June was comparatively mild over New Zealand and more like the last months of Autumn than the beginning of winter, with the most noticeable factor being the lack of snow at all altitudes.
A number of ski fields had to postpone their opening dates as not only was there a lack of snow but temperatures in the main weren’t cold enough for much of the month to produce man made snow
May went down in the record books for its warmth nationally and although June didn’t quite repeat the performance, much of the nation had temperatures about average or above.
For southerners not only was the snow missing but also the lack of severe frosts.
Temperatures did fall below zero during a number of nights in June but not to any great degree and many days were in double figure highs which isn’t generally the case during the first official month of winter in southern and eastern parts of the South Island.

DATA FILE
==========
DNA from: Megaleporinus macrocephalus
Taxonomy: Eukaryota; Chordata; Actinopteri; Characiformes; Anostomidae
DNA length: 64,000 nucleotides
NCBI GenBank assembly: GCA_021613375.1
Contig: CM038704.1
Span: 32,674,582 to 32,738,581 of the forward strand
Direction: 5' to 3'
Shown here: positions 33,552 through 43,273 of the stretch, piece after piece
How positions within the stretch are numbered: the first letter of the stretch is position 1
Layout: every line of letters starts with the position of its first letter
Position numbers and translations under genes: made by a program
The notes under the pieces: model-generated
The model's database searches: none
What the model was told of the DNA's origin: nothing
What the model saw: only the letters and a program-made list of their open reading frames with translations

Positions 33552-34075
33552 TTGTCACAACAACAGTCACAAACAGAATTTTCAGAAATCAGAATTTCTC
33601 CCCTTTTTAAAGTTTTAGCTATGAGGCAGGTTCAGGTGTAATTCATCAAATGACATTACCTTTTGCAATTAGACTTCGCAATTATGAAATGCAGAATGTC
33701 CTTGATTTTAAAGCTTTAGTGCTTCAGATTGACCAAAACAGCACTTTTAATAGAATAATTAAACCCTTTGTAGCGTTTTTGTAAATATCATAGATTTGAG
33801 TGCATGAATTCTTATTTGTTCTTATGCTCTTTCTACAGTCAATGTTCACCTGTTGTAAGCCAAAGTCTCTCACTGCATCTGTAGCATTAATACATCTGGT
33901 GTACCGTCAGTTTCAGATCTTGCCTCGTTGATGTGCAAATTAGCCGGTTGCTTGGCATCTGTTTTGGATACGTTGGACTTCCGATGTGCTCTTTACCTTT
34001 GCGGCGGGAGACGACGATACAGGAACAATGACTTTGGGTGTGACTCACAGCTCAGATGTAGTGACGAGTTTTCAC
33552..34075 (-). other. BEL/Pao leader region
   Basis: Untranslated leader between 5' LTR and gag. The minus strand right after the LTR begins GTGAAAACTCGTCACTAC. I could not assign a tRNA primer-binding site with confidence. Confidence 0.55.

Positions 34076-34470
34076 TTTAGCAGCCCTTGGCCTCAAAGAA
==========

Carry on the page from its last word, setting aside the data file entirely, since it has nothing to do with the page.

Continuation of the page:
“Canterbury had some gloomy days during the last month but also plenty of bright sunshine and although cold winds did pop up from time to time they weren’t particularly strong” says Weather Analyst Richard Green.
“A few ski operators were frustrated with the promise of long range forecasts indicating snow however in reality that basically failed to eventuate apart from earlier this week” he said.
Aucklanders enjoyed pleasant temperatures during the day for much of the month but the final week saw a cooling trend.
It’s been a different story for our trans-Tasman cousins with parts of south eastern Australia having cooler than average temperatures although not as wet and windy as the previous month.